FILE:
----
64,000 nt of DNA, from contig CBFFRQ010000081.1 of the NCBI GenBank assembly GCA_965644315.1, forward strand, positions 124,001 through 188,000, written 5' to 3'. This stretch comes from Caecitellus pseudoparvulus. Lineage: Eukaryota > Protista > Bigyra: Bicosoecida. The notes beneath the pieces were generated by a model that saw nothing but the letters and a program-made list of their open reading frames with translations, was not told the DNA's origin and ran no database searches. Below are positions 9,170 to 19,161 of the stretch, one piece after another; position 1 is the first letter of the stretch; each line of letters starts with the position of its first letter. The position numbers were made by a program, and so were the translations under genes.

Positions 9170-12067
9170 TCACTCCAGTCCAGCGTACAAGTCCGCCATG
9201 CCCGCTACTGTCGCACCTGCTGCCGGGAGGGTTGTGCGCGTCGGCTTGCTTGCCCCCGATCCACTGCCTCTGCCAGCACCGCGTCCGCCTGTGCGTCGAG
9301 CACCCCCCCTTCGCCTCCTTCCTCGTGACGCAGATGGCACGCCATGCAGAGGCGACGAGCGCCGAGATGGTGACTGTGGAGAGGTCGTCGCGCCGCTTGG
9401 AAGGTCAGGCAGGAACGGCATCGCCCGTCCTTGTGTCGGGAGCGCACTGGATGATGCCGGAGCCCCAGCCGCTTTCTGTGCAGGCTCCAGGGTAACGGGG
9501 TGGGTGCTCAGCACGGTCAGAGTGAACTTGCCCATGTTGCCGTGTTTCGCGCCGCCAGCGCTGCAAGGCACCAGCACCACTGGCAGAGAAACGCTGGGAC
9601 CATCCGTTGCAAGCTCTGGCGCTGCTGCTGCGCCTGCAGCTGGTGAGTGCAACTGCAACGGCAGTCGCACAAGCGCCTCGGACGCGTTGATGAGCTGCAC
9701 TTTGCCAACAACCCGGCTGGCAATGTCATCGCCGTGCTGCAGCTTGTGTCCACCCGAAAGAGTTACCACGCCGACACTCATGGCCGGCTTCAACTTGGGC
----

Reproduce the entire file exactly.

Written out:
64,000 nt of DNA, from contig CBFFRQ010000081.1 of the NCBI GenBank assembly GCA_965644315.1, forward strand, positions 124,001 through 188,000, written 5' to 3'. This stretch comes from Caecitellus pseudoparvulus. Lineage: Eukaryota > Protista > Bigyra: Bicosoecida. The notes beneath the pieces were generated by a model that saw nothing but the letters and a program-made list of their open reading frames with translations, was not told the DNA's origin and ran no database searches. Below are positions 9,170 to 19,161 of the stretch, one piece after another; position 1 is the first letter of the stretch; each line of letters starts with the position of its first letter. The position numbers were made by a program, and so were the translations under genes.

Positions 9170-12067
9170 TCACTCCAGTCCAGCGTACAAGTCCGCCATG
9201 CCCGCTACTGTCGCACCTGCTGCCGGGAGGGTTGTGCGCGTCGGCTTGCTTGCCCCCGATCCACTGCCTCTGCCAGCACCGCGTCCGCCTGTGCGTCGAG
9301 CACCCCCCCTTCGCCTCCTTCCTCGTGACGCAGATGGCACGCCATGCAGAGGCGACGAGCGCCGAGATGGTGACTGTGGAGAGGTCGTCGCGCCGCTTGG
9401 AAGGTCAGGCAGGAACGGCATCGCCCGTCCTTGTGTCGGGAGCGCACTGGATGATGCCGGAGCCCCAGCCGCTTTCTGTGCAGGCTCCAGGGTAACGGGG
9501 TGGGTGCTCAGCACGGTCAGAGTGAACTTGCCCATGTTGCCGTGTTTCGCGCCGCCAGCGCTGCAAGGCACCAGCACCACTGGCAGAGAAACGCTGGGAC
9601 CATCCGTTGCAAGCTCTGGCGCTGCTGCTGCGCCTGCAGCTGGTGAGTGCAACTGCAACGGCAGTCGCACAAGCGCCTCGGACGCGTTGATGAGCTGCAC
9701 TTTGCCAACAACCCGGCTGGCAATGTCATCGCCGTGCTGCAGCTTGTGTCCACCCGAAAGAGTTACCACGCCGACACTCATGGCCGGCTTCAACTTGGGC